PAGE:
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t erminal storage tank expans ion projects. N oting that in response t o customer demand, BORC O is prepared to undert ake a significant expansion p roject, which we expect will b e phased in over the next t wo to three years, Bucke ye Partners added in its filing: BORCO continues to d iscuss with its existing cust omers and potential new c ustomers their storage and s ervice requirements as we r efine our expansion plans. New tankage is expecte d to be constructed with t he flexibility to store fuel o il, clean petroleum products or crude oil. We expect an expansion plan, which phases in capacity additions, to be finalised in the near future. In addition, the facil-ity site also has additional unused land available for future expansions, with room to more than double the existing storage capacity if all the expansion opportunities are utilised. Buckeye Partners said B ORCO had three deepw ater jetties, one of which was undergoing an existing refurbishment programme expected to conclude in the 2011 second half. The three jetties will prov ide six deep-water berths that serve as the access p oints to the storage facilities, and are capable of hand ling vessels over a range of d eadweight tonnage (DWT o f 20,000 DWT to a maximum of 500,000 DWT, including both very largec rude carriers and ultra large crude carriers, Buckeye P artners said. BORCOs terminal facility also includes an inland dock with an approximately 650-foot berth located in Freeport Harbour. BORCO c urrently leases the inland d ock from the Freeport Harbour Company under a l ong-term agreement through 2067. The inland dock is in the p rocess of being upgraded, which will include the buildo ut of a new berth. Upon completion, the inland dock will include two berths capa-b le of handling Panamax vessels of up to 80,000 D WT. We expect complet ion of the upgrade of the inland dock to occur in 2011. Upon completion of the jetty refurbishment and inland dock renovation projects, B ORCO will have a total of e ight berths. Buckeye Partners noted t hat BORCOs business was exposed to political risk, b ecause a substantial port ion of BORCOs revenues were derived from petroleu m products exported by Venezuelas state-owned oil company, PDVSA. Thea ntagonism between Washington and the Chavez a dministration is well k nown. A nother risk was BORCOs dependency on a small number of major clients for t he bulk of its revenues. Storage revenue repres ented approximately 80 per c ent of BORCOs total reve nue for the nine months ended September 30, 2010, Buckeye Partners disclosed. Currently, BORCO has a limited number of longterm storage customers, cons isting of oil majors, energy c ompanies, physical traders and one national oil company. For the nine months ended September 30, 2010, approximately 30 per centa nd 69 per cent of storage revenue was derived from t he top one and the top three customers, respectivel y......... If any of BORCOs customers, in particular its top t hree customers, significantl y reduces its contracted storage with BORCO, and if BORCO is unable to find other storage customers on terms substantially similar t o the terms under BORC Os existing storage contracts, our business, results of operations and cash flow could be adversely affect-e d. Assessing the facility it had acquired, Buckeye Partners added: BORCOs terminal facility includes 80 aboveground storage tanks ranging in capacity from 5,000 to 500,000 barrels, with a total installed capacity of approximately 21.6 millionb arrels. Presently, 66 of the 8 0 tanks are available to serve third parties, as 14 of the tanks (representing only 0.2 million barrels) are dedicated for BORCOs own u se. Of the 66 tanks availa ble to serve third parties, 10 are currently used for the s torage of crude oil, 43 for t he storage of fuel oil and 1 3 for the storage of clean petroleum products, such as gasoline, diesel and certain o ther distillates. Six of the t anks currently used for crude oil can be converted between crude oil service and fuel oil service. B USINESS P AGE 4B, THURSDAY, MARCH 3, 2011 THE TRIBUNE 0DFKLQHU\t(QHUJ\/LPLWHG&DWHUSLOODUGHDOHULQWKH %DKDPDVDUHVHHNLQJDFDQGLGDWHWRZRUNDVD3DUWVHJLRQDODQDJHU DWRXUDVVDXIFH 7KH&DQGLGDWHVKRXOGKDYHWKHIROORZLQJ UHTXLUHPHQWV +DYH\HDUVH[SHULHQFHZLWKWKH&DWHUSLOODURU VLPLODUURGXFW/LQHKDYHZRUNHGLQD&DWHUSLOODU GHDOHUVKLSRUDVLPLODUUJDQL]DWLRQ +DYHWUDLQLQJLQUGHULQJDQGHFHLYLQJDUWV ,PSRUWDWLRQ %HDEOHWR$XGLWDUWV,QYHQWRU\&\FOLF&RXQW 3URFHGXUH 'HJUHHIURPDQDFFUHGLWHGQLYHUVLW\ZRXOGEHDQ DVVHW 0XVW EHDEOHWRPDQDJHUDQGPRWLYDWHVWDIILQWKH 3DUWV'HSDUWPHQW 0XVW KDYHH[SHULHQFHLQSURFHVVVWDWLVWLFDOFRQWURO LQ SODQQLQJSURJUDPPLQJDQGFRQWURORI&DWHUSLOODU LQGXVWULDOSDUWVDQG:DUHKRXVHSURGXFWLRQSURFHVV $EOHWRPDQDJHPDMRUFRPSRQHQWVLQWHUFKDQJH SURFHVV+RVHVDVVHPEOLQJSURFHVV 7KLVFDQGLGDWHLVUHTXLUHGWREHDSURIHVVLRQDOZKR WKULYHVRQWKHFKDOOHQJHRIDQDJLQJDUWV,QYHQWRU\ DQGDOORWKHURSHUDWLRQDOSURFHGXUHVZLWKLQWKHDUWV :DUHKRXVH 6HQGFRPSOHWHUHVXPHZLWKHGXFDWLRQDQGZRUN H[SHULHQFHWRt(/LPLWHG 1DVVDX%DKDPDV $WWHQWLRQIFH$GPLQLVWUDWRURUHPDLO PH#PHOWGFRP 127(QO\SHUVRQVEHLQJLQWHUYLHZHGIRUWKLV SRVLWLRQZLOOEHFRQWDFWHG 326,7,21$9$,/$%/( fntfb frr rr fntt tr fbt f fntfb frr rr fntt tr fbt f BORCO owner to invest $250m FROM page 1B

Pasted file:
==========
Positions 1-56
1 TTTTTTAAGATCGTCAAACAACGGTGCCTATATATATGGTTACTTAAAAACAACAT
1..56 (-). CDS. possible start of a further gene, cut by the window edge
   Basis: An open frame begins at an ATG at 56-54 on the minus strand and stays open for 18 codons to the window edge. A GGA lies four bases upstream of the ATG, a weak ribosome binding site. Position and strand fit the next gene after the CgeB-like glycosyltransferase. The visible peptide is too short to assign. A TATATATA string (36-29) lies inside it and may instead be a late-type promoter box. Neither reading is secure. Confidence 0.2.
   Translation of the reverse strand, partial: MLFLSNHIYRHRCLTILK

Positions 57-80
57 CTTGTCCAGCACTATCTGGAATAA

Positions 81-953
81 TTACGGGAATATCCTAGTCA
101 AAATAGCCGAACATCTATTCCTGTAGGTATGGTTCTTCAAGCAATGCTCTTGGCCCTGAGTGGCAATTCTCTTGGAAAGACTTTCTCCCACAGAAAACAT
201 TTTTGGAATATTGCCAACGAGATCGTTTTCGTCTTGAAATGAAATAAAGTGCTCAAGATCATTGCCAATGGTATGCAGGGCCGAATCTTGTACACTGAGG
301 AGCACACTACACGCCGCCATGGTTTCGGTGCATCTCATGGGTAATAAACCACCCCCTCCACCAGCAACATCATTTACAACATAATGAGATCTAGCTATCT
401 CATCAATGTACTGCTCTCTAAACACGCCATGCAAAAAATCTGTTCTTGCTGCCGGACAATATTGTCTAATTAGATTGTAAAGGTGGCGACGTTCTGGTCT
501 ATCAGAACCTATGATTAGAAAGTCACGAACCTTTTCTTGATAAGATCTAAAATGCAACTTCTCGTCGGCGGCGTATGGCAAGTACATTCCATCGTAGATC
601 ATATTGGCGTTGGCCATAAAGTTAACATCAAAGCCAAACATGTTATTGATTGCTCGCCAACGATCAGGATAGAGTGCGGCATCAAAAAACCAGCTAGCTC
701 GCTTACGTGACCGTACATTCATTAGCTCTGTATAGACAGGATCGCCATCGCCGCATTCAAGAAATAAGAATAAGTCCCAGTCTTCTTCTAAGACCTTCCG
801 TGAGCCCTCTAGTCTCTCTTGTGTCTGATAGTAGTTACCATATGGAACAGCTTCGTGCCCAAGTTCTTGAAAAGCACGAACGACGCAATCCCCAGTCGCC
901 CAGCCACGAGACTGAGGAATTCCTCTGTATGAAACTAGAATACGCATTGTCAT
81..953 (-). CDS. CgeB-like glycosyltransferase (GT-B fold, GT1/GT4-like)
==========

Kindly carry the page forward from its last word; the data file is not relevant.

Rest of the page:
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3 1, 2010, disclosed that FirstCaribbeans market capitalisation hit $1.17 billion at that date, a decline of some 33.5 per cent from the prerecession high of $1.761 billion achieved at year-end 2 007. F irstCaribbeans market c apitalisation decline is important given the heavy weighting it carries on the Bahamas International Securities Exchange (BISX where it is the largest listed stock, accounting for more than one-third of the total market worth. The almost-$600 million decline in the banks market capitalisation has been sparked, of course, by the decline in FirstCaribbeans share price from a $14.65 high at year-end 2007 to $ 9.74 at October 31, 2010. T hat share price decline also mirrors the fall in the banks n et income, from a high of $ 109.86 million or $0.91 in e arnings per share (EPS the 2007 pre-recession peak, to $61.863 million and$ 0.515 EPS for 2010. Writing in FirstCaribbeans annual report, executive chairman, Michael M ansoor, pledged that the bank would support borrowing clients through their c urrent problems in the b elief that delinquent loans w ould eventually come good in the long-term. We have found that bala nce sheet growth has been difficult, and we have also had to increase the level of provisioning, Mr Mansoor wrote. We have, however, taken the position that we will support our clientele t hrough the current difficulties as long as we believe that their responses to the reduction in business vol-u mes are likely to result in l ong-term positive out comes....... We fully expect that these customers will in time improve their results a nd prospects, and be the s ource of meaningful growth i n our own results. Mr Mansoor added that FirstCaribbean expected to convert investments in new products, technology and systems into sustainable sources of profitability in short order. M arie Rodland-Allen, F irstCaribbean Internationa l Bank (Bahamas ing director, noting that the banks net income slipped by $16.8 million or 21 per cent in 2010, compared to 2009 figures, blamed this on the overall economic envir onment coupled with low i nterest rates, which impacted net interest income and i nterest margins. Operating Higher operating expense s were driven by increases i n management fee charges w hich, if excluded, would reflect prudent cost management, Mrs Rodland-A llen said. Gains on the sale of investment securities and increases in foreign exchange earnings partially mitigated the declines experienced as a result of this challenging economic envir onment. N et interest income d ropped by 9.7 per cent, from $142.893 million to$ 129.035 million, year-overyear between 2010 and 2009, the annual report revealed, although hedging gains anda reduction in mark-to-market losses saw other operating income rise by $14.8 million or 58 per cent. F irstCaribbean was not i mmune from the deterior ating credit/asset quality that afflicted the Bahamian commercial banking industry throughout 2010, as commercial, household and consumer borrowers all experienced difficulty in servicing existing loans due to unemp loyment and reduced i ncomes. L oan loss expenses rose year-over-year by $11.7 million or 63.1 per cent to $30.204 million, compared to $18.519 million in 2009. And impaired loans grew by 17.7 per cent or $57.5 mill ion during the 12 months to O ctober 31, 2010. Net loans and advances t o customers were $2.42 bill ion compared to $2.54 bill ion in the prior year, FirstCaribbean said in its annual report. Business and gov e rnment, which account for 43 per cent of the portfolio, decreased $72.6 million or 6.3 per cent year-over-year. Mortgage and personal loans also declined by $19.2 million and $25.8 million, r espectively. Productive loans were $ 2.13 billion, down $175.1 m illion or 7.6 per cent from t he prior year. This decrease p rimarily reflects a combination of paydowns and repayments of loans, and a shift of loans from productive to non-productive (impaired which increased by $57.5m illion or 17.7 per cent. Higher management fees paid to FirstCaribbeans par-e nt resulted in operating e xpenses growing by $6 mil lion or 8.5 per cent yearo ver-year, which drove the B ahamian subsidiarys effic iency ratio (operating expenses as a percentage of gross revenue) to 45.6 per cent, compared to 42.2 per cent the year before. FirstCaribbeans total assets at year-end were $3.6 billion, a decrease of $163.7 m illion or 4.3 per cent yearo ver-year, due largely to d eclines in cash balances and the loan portfolio. Liab ilities fell by $187.3 million o r 6.1 per cent, mainly b ecause of the fall in customer deposits, which dropped by $218.6 million or 7.3 per cent. Strong F irstCaribbeans capital ratios, though, remained strong and above regulatory r equirements, standing at 2 0.89 per cent and 21.47 per c ent for Tier I and Tier II respectively, compared to 18.85 per cent and 19.46 per cent the year before. The banks return on equity dropped to 11.6 per cent in its 2010 financial y ear, compared to 16.7 per cent in 2009, while the net interest margin dropped from 3.6 per cent to 3.5 per cent. FirstCaribbeans price to e arnings multiple as 18.9 at y ear-end 2010, compared to 15.1 the year before, while the dividend yield dropped from 3.5 per cent to 3.2 per cent. The dividend payout ratio rose year-over-yearf rom 54 per cent to 60 per cent. B USINESS T HE TRIBUNE THURSDAY, MARCH 3, 2011, PAGE 5B FirstCaribbean market cap falls almost $600 million FROM page 1B